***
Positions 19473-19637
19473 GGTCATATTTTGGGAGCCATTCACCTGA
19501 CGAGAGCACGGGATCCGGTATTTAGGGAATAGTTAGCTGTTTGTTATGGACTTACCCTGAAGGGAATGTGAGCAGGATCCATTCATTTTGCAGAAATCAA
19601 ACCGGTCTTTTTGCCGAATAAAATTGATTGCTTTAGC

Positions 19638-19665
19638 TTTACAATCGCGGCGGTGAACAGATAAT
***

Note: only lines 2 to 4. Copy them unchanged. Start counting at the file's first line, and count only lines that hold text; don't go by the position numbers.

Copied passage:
19473 GGTCATATTTTGGGAGCCATTCACCTGA
19501 CGAGAGCACGGGATCCGGTATTTAGGGAATAGTTAGCTGTTTGTTATGGACTTACCCTGAAGGGAATGTGAGCAGGATCCATTCATTTTGCAGAAATCAA
19601 ACCGGTCTTTTTGCCGAATAAAATTGATTGCTTTAGC